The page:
October 30, 2003


Brown is Worth Fighting For (Marni Soupcoff, 10/20/03, The American Enterprise)

Janice Brown is perhaps best known, however, for her principled insistence on the government’s equal treatment of its citizens, regardless of race. In her majority opinion in Hi-Voltage Wireworks v. City of San Jose, Brown upheld California’s notorious Proposition 209—a ballot initiative that banned government racial preferences—and struck down a San Jose ordinance requiring government contractors to seek bids from companies owned by women and minorities. Brown concluded that “equality of individual opportunity”—not affirmative action—is what the Constitution requires.

And one has to conclude that Brown, a black sharecropper’s daughter who worked her way up from a childhood in the segregated south to a position on the highest court of the country’s largest state, knows whereof she speaks.

Now, President Bush has nominated Brown to a seat on the District of Columbia Court of Appeals, and her confirmation hearing is rapidly approaching. But liberal activists are trying vehemently to block her nomination, no doubt well aware that if Brown is elevated to a federal appeals court, she has an excellent chance at eventually landing a spot on the United States Supreme Court. This would be a serious blow to liberal special-interest groups—such as People for the American Way, one of Brown’s most vocal detractors. A Brown seat on the Supreme Court would mean one more vote for a jurisprudence of true equal rights, rather than one of forced racial and sex preferences. What poetic justice this vote for freedom would be, coming as it would from an articulate black female jurist.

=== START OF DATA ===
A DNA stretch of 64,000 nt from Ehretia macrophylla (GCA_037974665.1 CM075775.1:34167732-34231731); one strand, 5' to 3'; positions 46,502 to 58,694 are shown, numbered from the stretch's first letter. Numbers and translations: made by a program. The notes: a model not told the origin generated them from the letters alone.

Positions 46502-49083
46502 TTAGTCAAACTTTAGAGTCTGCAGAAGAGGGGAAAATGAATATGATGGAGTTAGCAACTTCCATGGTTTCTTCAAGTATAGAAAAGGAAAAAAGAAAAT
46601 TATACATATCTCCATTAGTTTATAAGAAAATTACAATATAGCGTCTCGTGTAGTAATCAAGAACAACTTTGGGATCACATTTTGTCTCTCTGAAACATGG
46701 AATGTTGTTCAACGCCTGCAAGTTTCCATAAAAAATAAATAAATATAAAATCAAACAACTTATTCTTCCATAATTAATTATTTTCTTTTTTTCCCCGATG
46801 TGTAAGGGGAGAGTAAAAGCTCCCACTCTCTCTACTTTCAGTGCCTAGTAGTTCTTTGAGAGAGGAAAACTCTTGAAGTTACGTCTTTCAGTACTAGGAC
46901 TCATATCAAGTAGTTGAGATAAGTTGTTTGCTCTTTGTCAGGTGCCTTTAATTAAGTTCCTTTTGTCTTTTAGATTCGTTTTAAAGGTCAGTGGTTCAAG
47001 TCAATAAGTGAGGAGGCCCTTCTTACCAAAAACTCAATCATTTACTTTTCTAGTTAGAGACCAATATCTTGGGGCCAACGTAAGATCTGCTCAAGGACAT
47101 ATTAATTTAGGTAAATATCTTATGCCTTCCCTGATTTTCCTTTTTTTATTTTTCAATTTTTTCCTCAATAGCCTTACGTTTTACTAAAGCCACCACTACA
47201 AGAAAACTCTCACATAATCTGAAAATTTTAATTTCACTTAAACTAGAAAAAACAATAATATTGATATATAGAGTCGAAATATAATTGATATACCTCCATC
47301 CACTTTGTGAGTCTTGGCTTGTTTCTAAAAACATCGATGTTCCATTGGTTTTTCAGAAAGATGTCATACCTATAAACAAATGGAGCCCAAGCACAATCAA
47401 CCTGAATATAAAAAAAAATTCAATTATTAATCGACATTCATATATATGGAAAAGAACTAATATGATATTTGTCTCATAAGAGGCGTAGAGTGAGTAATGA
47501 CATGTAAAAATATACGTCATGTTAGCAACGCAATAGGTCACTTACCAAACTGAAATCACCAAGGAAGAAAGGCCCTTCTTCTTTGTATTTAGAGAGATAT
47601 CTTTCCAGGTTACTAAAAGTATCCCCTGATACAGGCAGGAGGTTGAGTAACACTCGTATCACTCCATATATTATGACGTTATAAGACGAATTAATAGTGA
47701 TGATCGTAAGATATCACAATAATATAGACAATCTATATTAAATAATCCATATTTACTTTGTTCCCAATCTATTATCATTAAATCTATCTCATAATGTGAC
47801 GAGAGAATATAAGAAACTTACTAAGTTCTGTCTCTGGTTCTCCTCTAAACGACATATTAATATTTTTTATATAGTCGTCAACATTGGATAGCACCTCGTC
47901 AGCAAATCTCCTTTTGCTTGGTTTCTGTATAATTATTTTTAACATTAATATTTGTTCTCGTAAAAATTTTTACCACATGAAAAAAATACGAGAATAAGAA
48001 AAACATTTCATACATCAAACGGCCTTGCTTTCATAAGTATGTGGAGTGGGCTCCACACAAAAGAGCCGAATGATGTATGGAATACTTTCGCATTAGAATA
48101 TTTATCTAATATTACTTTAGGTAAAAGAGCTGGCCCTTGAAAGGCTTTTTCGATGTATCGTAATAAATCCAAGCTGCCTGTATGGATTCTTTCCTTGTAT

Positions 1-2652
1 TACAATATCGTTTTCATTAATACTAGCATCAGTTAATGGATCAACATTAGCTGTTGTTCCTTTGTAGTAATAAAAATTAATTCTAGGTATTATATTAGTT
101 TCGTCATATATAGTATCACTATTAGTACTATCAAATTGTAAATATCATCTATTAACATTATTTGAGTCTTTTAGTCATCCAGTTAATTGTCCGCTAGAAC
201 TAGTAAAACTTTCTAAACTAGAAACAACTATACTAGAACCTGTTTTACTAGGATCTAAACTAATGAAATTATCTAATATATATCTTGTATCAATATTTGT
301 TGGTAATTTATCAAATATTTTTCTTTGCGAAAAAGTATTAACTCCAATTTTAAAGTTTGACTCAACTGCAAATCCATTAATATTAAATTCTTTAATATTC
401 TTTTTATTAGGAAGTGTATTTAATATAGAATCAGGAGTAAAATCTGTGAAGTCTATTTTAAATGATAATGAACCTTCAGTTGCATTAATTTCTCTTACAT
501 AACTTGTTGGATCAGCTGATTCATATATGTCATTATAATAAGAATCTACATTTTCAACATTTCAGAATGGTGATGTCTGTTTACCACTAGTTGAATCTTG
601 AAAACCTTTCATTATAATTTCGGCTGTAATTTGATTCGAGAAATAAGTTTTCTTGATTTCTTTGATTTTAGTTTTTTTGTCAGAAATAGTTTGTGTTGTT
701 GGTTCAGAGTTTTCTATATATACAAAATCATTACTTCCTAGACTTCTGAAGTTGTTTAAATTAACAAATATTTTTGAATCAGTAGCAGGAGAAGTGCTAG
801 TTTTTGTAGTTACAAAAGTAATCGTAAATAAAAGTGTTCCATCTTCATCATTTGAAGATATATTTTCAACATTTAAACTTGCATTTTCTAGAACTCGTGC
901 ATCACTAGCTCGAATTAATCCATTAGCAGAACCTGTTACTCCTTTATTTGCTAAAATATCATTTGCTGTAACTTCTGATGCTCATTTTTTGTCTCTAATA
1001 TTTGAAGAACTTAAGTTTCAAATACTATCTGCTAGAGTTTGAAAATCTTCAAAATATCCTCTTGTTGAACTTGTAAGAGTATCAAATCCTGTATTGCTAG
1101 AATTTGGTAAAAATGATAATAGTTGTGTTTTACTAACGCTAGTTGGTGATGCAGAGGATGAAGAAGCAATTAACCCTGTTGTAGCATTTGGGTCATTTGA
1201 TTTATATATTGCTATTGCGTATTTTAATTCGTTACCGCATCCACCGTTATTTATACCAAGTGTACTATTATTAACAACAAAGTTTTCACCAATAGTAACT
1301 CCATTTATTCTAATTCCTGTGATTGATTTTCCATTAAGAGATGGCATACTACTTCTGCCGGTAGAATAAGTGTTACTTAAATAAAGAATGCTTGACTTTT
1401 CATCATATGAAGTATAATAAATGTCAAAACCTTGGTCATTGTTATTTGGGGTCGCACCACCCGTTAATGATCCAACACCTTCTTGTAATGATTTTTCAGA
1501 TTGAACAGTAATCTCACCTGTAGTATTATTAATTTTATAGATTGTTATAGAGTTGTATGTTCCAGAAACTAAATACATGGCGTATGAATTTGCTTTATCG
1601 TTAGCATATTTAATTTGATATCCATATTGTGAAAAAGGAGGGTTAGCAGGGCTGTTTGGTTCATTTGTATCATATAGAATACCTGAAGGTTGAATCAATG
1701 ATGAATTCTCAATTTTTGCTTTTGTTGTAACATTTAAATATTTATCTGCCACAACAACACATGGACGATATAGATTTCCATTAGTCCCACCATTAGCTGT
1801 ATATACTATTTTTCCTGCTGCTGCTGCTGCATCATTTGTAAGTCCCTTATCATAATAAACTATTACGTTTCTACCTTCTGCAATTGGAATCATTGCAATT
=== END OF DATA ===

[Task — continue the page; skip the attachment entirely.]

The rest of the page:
It’s almost too much for the racial preferences crowd to bear, which explains their ongoing efforts to keep Brown off the DC Court of Appeals and the momentous fight they are waging to scuttle her nomination. But if any judicial nominee is worth fighting for, it is Janice Rogers Brown. [...]

If you would like to help support Justice Brown’s nomination, make your views known to your senators (http://www.senate.gov/general/contact_information/senators_cfm.cfm).

Democrats have to block the courthouse door with the ferocity of a George Wallace on this one, because they can't afford to have a black woman on the Supreme Court fast track.

Posted by Orrin Judd at October 30, 2003 12:15 AM

It seems likely that this opposition will be effective only until the '04 elections.

Posted by: Michael Herdegen at October 30, 2003 9:03 PM

Don't count on that: 42 or 43 Democrats would probably bottle things up worse, given that it would be their only choice without some major internal reform.

Posted by: jim hamlen at October 31, 2003 12:26 AM